Portland to McKittrick - Katy Trail - Portland, MO
Posted by: Groundspeak Premium Member YoSam.
N 38° 42.582 W 091° 43.003
15S E 611576 N 4285343
Quick Description: History, mileposts and notice of what to look for on your journey
Location: Missouri, United States
Date Posted: 9/3/2016 6:31:05 AM
Waymark Code: WMT0E6
Published By: Groundspeak Regular Member Geo Ferret
Views: 0

Long Description:

County of marker: Callaway County
Location of marker: Portland Trail Head, mile post 115.9, Katy Trail State Park
Marker erected: 2000
Marker erected by: Missouri Department of Natural Resources, Katy Trail State Park

Marker text:
The Portland - McKittrick segment is 15.1 mile long. Bottomland forest, islands and channels of the Tate Island Conservation Area -- which is accessible only by boat -- can be seen to the right of the Katy Trail between milepost 114.5 and 112. A Lewis and Clark historical marker is located at Little Tavern Creek at milepost 113.6.

Excellent views of the Missouri River continue at milepost 111.9 and half a mile beyond is another Lewis and Clark historical marker. After a half mile more, trail users reach Bluffton. The bluffs around Bluffton, rising 200 feet or more, are some of the highest on the trail. Grand Bluffs Conservation Area is on top of these bluffs.

At Rhineland, Katy Trail State Park briefly leaves the former railroad right of way. This area reminded German immigrants of their home country's Rhine River valley. Two picturesque churches are located near the trail here: St. Marcus and the Church of the Risen Savior. Most of Rhineland was relocated to the hill above after the 1993 flood.

Approaching McKittrick around milepost 102, Look across the river valley toward Hermann. Dutschheim Stat Historic Site as well as an Amtrak station are located in Hermann. There is a dedicated pedestrian/bicycle lane across the west side of the Highway 19 bridge. Just before McKittrick, the trail crosses the Loutre River.

Web link: [Web Link]

History of Mark:
The Missouri-Kansas-Texas Railroad (MKT)
Begun in the 1870s, the Missouri-Kansas-Texas Railroad, also known as the Katy, ran through much of the Missouri River valley by the 1890s. With the Pacific Railroad running from St. St. Louis to Jefferson City by 1856 and the Hannibal and St. Joseph Railroad becoming the first cross-state railroad in 1859, the Katy was a relative late comer to the railroad game. However, it provided a vital link between the agriculture of central Missouri and the quickly developing American southwest. The Katy added to Missouri's prosperity, supporting towns along the corridor and causing several new towns, such Mokane and Tebbetts, to spring up almost overnight.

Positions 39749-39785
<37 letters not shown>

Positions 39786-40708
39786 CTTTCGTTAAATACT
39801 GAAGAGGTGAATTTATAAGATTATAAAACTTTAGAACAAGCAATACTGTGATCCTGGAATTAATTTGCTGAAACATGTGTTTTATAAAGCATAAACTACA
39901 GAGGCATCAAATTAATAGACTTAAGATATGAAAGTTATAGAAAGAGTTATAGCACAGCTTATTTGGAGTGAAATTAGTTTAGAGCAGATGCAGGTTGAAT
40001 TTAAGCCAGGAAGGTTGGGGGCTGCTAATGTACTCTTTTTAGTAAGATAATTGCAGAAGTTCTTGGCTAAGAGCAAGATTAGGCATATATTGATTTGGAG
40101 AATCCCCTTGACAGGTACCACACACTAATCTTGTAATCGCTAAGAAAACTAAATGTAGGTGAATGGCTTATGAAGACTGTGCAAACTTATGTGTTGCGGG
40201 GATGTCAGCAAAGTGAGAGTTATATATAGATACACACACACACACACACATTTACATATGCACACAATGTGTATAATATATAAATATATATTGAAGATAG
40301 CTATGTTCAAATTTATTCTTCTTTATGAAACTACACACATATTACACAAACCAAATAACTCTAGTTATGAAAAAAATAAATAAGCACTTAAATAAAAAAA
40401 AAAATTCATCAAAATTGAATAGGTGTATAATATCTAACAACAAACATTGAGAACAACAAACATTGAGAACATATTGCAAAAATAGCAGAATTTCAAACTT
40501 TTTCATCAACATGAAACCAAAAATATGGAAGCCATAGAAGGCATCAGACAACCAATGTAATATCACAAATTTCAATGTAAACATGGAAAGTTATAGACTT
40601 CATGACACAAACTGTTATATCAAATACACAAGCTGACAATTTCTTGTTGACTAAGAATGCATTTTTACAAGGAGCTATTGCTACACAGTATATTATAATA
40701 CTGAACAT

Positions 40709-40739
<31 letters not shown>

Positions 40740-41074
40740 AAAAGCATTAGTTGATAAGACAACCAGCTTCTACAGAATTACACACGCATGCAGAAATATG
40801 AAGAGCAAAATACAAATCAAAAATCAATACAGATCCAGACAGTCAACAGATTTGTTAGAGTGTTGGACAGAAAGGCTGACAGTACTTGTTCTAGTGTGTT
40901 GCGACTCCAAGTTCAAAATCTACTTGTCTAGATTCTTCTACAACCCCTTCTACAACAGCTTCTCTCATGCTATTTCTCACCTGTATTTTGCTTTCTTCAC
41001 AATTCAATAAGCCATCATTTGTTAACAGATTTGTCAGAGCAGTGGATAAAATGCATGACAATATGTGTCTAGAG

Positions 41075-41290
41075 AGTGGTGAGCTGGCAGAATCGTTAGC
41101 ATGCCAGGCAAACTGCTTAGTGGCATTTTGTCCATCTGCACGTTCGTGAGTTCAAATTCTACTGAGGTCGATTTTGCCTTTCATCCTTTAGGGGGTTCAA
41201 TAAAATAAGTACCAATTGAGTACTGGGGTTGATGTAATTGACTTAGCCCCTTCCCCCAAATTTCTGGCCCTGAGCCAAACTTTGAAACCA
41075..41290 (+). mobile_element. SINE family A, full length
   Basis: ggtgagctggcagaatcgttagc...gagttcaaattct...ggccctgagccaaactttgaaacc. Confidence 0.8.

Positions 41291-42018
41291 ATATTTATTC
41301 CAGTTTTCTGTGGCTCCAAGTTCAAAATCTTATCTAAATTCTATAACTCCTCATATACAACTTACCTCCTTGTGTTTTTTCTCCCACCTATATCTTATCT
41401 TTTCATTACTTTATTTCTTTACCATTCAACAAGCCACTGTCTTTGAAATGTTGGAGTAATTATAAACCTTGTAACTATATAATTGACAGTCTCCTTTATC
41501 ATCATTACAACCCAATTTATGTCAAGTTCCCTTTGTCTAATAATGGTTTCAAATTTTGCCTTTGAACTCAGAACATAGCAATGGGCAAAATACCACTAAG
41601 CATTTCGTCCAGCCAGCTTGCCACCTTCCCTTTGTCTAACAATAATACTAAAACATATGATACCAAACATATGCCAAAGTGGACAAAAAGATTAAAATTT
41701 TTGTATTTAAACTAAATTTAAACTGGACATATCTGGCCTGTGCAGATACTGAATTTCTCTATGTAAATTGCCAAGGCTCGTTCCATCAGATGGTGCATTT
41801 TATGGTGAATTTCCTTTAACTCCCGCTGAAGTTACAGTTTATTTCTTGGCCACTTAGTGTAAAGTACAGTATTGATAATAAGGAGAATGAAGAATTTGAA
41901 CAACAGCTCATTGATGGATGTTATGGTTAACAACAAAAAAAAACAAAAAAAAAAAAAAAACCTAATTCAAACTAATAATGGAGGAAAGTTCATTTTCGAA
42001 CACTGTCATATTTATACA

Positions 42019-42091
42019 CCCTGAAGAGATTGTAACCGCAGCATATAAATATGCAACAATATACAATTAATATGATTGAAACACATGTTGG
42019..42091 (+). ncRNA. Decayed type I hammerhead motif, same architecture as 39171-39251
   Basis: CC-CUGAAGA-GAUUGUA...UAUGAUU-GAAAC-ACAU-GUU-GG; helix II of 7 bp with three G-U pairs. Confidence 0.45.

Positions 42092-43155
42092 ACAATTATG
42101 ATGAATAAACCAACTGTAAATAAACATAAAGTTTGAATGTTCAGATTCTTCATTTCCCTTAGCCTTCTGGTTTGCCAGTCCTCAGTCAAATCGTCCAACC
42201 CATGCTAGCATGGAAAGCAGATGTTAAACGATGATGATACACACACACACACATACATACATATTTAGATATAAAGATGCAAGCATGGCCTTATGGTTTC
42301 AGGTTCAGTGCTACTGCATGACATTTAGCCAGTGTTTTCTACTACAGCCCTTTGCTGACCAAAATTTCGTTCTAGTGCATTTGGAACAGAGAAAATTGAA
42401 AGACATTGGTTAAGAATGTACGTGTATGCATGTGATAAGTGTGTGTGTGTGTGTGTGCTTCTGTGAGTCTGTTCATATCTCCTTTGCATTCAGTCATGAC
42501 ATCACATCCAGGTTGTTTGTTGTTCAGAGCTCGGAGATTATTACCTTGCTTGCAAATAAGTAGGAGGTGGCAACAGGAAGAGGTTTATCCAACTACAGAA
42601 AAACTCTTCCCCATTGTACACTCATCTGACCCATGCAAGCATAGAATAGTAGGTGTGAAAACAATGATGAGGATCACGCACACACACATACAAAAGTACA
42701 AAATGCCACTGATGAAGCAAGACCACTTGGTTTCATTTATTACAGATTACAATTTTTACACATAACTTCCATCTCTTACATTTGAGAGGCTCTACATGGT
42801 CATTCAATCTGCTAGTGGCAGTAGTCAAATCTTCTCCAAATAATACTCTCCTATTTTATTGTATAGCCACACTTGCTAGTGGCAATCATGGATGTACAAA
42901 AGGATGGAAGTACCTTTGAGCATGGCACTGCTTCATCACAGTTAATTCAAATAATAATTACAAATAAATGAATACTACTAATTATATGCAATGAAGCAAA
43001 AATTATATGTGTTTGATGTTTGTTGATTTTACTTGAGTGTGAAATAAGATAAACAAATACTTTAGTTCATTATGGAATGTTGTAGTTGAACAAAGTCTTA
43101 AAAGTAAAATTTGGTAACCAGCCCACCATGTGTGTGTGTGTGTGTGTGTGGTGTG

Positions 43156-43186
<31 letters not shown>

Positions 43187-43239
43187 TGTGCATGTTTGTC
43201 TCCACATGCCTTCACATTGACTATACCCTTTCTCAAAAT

The Katy Ceases Operation
In the fall of 1986, the Katy experienced severe flooding that washed out several miles of track. Due to the cost of repair, the fact that railroad use was in decline, and the company was in financial trouble, the company decided to cease operations. On Oct. 4, 1986, trains 101 and 102 became the very last trains to use the corridor and the Katy ceased operations on its route from Sedalia to Machens.

The Railroad Amendment
The National Trails System Act Amendments of 1983 provided that railroad corridors no longer needed for active rail service can be banked for future transportation needs and used on an interim basis for recreational trails. When the Katy Railroad ceased operations, the Missouri Department of Natural Resources filed for a certificate of interim trail use for the corridor from Sedalia to Machens and it was granted in April 1987. The department used the opportunity to develop one of the most successful rails-to-trails conversions in the United States.

The Development of Katy Trail State Park
The first section of the trail from Rocheport to McBaine opened in April on 1990. In August of 1990, another section from Augusta to jut northeast of Defiance opened. The rail corridor from St. Charles to just past Sedalia was developed by 1996. Through a donation from the Union Pacific Railroad, the department then extended the trail to Clinton, opening the section between Sedalia and Clinton in September of 1999. Funds from the Missouri Department of Transportation will be used for construction of the final section of Katy Trail from St. Charles to Machens. Future plans include the Rock Island Trail-Katy Connector, which will connect the trails at Windsor to Pleasant Hill.

Additional point: Not Listed

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